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I've come to rely on other people rather than RSS feeds to point out the really important stuff to me.
I stopped watching TV news and reading newspapers years ago, and am much happier for it. And I don't feel terribly uninformed. If some non-infotanment thing happens, someone always seems to tell me about it, so I find out. Or I'll occasionally watch John Stewart and he brings me up to speed without being too awfully serious about it.
I tried RSS from both ends and found it a necessary idea but a bad implementation. Necessary because it's helpful to know that something useful has appeared on the internet. Notice I say "that" something has appeared, rather than "when" it has appeared, and the "when" is part of the reason I turned off the RSS feeds. It became another form of noise, interrupting my thought process and throwing me out of the flow. Yes, there are all kinds of adjustments you can make so your RSS reader isn't popping things up all the time. I know that, but the general problem is noise. Having something that goes out and collects everything is like subscribing to the New Yorker. They just pile up and give you yet another task to accomplish, most of which is wading through yet more accumulated cruft trying to figure out what's important so you can read that. And as much as we try to say "it's not that hard to skim," in my experience it takes a remarkeable amount of mental energy to do the wading, and I seem to have a lot more in reserve to focus on the real thing when my informal network of filter-people (usually folks who have come to conferences and workshops) do it for me.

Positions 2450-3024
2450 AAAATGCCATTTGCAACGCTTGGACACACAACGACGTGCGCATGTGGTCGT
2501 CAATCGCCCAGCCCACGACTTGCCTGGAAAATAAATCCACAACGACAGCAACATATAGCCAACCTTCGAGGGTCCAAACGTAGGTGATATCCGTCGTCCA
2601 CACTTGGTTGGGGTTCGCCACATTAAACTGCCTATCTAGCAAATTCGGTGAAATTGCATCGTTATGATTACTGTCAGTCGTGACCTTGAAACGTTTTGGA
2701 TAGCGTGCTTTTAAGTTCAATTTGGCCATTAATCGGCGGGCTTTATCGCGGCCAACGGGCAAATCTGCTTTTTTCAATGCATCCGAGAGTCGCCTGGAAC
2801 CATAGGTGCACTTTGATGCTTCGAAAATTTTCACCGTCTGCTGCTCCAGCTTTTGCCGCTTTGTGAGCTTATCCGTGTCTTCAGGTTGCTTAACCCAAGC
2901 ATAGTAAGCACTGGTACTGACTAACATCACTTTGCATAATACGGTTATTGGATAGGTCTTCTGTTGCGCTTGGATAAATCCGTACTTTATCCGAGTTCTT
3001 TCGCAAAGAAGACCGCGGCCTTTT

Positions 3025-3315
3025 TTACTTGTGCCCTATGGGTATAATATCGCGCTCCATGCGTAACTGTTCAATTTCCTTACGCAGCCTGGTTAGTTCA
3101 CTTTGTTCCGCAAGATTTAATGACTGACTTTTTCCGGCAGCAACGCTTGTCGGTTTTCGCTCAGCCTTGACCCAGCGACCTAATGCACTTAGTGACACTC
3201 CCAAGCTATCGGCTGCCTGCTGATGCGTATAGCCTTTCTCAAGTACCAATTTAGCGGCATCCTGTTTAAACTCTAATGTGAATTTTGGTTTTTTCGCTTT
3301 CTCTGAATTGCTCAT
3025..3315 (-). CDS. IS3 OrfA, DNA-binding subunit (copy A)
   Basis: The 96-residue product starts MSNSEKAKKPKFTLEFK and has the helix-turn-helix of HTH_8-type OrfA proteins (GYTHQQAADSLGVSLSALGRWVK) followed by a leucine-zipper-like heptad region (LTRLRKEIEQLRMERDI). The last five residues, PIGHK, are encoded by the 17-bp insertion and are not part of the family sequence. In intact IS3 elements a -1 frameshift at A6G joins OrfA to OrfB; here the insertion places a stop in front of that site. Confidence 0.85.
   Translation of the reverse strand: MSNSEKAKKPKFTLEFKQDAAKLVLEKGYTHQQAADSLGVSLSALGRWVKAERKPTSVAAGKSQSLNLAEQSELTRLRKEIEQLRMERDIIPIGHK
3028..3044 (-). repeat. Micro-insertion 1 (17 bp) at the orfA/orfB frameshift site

The other reason RSS is a bad implementation -- but in the current world, the only type of implementation that is practical -- is that what we really want is a "publish-subscribe" mechanism. You only really need to be told once that a new article is posted. But you don't want to give me your identity, because I might abuse it. So instead of a simple publish-subscribe, RSS is a constant-checking mechanism, which is so inefficient that it might be second only to porn in sucking down bandwidth on the Internet. That's just conjecture, but my experience of writing my own RSS feeder was that it rapidly hammered my web site so much that my ISP started charging me significantly more money. This is why intermediate feed services appeared, but of course those feed services must then handle the traffic. If RSS had been given any serious thought when it was designed, the feed provider would have been given control over the number of visits the reader could have. Maybe I can't know your information, but I should be able to throttle the amount of hammering you're doing on my site.
It all comes down to noise. RSS gives me as a consumer way too much noise, and it inflicts the provider with too much noise.It might be considered a kind of agile solution because of the way that it was created -- quick and simple -- but that's not all there is to agility. Agility is also, and possibly most importantly, about improving the implementation as new information is acquired. To me, agility means you are always in the midst of an ongoing experiment.